States cannot refuse refugees, but they can make it difficult

Which states will welcome Syrian refugees?
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Which states will welcome Syrian refugees? 02:37

Story highlights

  • The federal government has responsibility for accepting refugees -- or not
  • State agencies have authority to make the process of accepting refugees much more difficult

(CNN)A wave of governors -- mostly Republicans -- issued a cascade of press releases Monday voicing objections to Syrian refugees landing their states, following the Paris attacks.

Experts say that while the states may not have the legal authority to block their borders, state agencies have authority to make the process of accepting refugees much more difficult.
"When push comes to shove, the federal government has both the plenary power and the power of the 1980 Refugee Act to place refugees anywhere in the country," said Kevin Appleby, the director of migration policy at the U.S. Conference of Catholic Bishops, the largest refugee resettlement organization in the country.
    Appleby said one thing the states could do was to cut their own funding in the area.
    American University law professor Stephen I. Vladeck put it this way: "Legally, states have no authority to do anything because the question of who should be allowed in this country is one that the Constitution commits to the federal government."
    But Vladeck notes that without a state's participation the federal government would have a much more difficult time. "So a state can't say it is legally objecting, but it can refuse to cooperate, which makes thing much more difficult."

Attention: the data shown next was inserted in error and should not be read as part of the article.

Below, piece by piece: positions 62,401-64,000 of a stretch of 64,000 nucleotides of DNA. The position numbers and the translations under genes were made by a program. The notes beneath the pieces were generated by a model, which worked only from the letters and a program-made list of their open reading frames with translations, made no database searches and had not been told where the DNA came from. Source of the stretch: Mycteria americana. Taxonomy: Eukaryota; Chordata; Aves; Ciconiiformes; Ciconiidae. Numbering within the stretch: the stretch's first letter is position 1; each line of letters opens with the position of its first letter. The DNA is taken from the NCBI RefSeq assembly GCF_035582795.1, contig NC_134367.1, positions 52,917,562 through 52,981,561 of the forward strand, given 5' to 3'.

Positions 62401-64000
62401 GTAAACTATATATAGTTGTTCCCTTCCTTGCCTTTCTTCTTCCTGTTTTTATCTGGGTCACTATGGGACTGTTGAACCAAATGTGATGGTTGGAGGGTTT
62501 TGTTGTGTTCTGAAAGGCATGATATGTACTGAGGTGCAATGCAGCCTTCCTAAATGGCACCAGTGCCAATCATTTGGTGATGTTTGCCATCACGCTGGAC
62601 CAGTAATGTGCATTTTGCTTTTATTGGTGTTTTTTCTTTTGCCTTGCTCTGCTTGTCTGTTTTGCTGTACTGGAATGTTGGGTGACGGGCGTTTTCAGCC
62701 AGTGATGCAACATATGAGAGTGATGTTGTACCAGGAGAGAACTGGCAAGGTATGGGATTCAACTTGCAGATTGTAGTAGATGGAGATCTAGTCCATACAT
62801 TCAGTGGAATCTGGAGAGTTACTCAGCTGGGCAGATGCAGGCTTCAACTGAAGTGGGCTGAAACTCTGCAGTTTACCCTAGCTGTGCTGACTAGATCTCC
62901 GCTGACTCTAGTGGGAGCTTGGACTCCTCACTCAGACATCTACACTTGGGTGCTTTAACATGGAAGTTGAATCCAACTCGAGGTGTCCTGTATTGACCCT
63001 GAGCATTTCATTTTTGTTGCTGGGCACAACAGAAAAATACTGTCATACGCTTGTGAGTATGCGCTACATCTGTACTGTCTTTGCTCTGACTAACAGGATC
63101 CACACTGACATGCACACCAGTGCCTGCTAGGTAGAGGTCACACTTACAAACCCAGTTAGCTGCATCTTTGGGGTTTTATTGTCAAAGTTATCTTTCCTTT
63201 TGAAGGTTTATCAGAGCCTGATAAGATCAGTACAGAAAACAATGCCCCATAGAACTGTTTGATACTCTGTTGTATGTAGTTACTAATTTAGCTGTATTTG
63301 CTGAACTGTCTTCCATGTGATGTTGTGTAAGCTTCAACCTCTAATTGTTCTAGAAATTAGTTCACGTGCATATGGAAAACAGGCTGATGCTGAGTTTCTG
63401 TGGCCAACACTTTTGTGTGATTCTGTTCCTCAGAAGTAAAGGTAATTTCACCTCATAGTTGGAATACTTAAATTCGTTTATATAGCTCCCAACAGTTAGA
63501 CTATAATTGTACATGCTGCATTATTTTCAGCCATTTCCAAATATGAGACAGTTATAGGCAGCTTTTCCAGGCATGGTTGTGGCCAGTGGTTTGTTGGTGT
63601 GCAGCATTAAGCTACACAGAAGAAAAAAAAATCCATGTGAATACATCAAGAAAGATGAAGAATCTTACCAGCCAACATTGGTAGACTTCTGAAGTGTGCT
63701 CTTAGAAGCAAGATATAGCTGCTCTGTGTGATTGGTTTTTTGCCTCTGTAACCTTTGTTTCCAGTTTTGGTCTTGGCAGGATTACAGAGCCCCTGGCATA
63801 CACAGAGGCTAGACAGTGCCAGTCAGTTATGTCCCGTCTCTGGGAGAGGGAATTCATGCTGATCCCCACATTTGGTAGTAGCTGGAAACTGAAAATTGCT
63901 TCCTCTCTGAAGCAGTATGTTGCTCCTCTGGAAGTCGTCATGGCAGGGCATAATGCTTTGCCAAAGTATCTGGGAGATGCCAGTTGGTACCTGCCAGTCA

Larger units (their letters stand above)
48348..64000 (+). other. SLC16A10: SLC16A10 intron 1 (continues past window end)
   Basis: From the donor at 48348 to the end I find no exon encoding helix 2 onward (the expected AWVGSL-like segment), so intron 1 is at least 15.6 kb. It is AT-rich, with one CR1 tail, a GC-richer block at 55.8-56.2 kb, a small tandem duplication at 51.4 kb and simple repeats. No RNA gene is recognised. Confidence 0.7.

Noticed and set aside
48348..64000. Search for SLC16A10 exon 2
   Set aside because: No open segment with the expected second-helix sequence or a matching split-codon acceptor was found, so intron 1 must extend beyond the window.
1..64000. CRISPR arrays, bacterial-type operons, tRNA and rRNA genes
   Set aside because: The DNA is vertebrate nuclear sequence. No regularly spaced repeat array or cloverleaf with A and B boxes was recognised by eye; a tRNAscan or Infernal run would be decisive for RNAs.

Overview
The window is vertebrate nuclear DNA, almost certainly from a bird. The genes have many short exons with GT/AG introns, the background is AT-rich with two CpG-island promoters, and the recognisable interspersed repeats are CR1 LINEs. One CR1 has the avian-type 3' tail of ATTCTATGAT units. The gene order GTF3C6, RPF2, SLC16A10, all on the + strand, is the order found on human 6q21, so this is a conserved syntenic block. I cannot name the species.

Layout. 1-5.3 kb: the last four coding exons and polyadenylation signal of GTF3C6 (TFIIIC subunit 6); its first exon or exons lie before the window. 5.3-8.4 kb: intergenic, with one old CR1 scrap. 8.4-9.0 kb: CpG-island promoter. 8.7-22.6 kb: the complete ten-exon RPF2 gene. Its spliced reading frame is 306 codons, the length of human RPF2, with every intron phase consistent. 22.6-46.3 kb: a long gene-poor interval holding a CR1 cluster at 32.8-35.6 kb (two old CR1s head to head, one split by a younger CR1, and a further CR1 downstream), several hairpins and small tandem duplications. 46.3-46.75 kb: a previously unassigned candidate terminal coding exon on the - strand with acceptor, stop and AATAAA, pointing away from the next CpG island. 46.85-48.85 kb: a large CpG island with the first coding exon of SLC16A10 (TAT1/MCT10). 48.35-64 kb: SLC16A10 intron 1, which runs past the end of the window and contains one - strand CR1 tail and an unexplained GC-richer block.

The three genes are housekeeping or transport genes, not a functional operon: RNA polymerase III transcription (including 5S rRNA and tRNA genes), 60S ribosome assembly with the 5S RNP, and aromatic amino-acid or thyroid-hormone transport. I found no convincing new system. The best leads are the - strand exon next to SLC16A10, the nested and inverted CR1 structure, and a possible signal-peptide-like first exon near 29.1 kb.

Penn State Law professor Shoba Sivaprasad Wadhia points out that each potential entrant goes through a rigorous screening process.
    "It's been misleading for leaders of States to apply what happened in Paris to would-be refugees who may come to the U.S," Wadhia said. "There is a significant screening process to take before individuals are admitted."
    "Refugee admissions are set by the President, and guided by federal law," she said. "States play a role in working with the federal government when refugees are resettled, but the overarching authority rests in federal law."
    Additionally, she said, "The people who are coming to the U.S. as refugees are fleeing from the very same perpetrators who committed the acts in Paris. There is a real disconnect and lack of compassion when trying to respond to the Paris attacks by endangering the most vulnerable."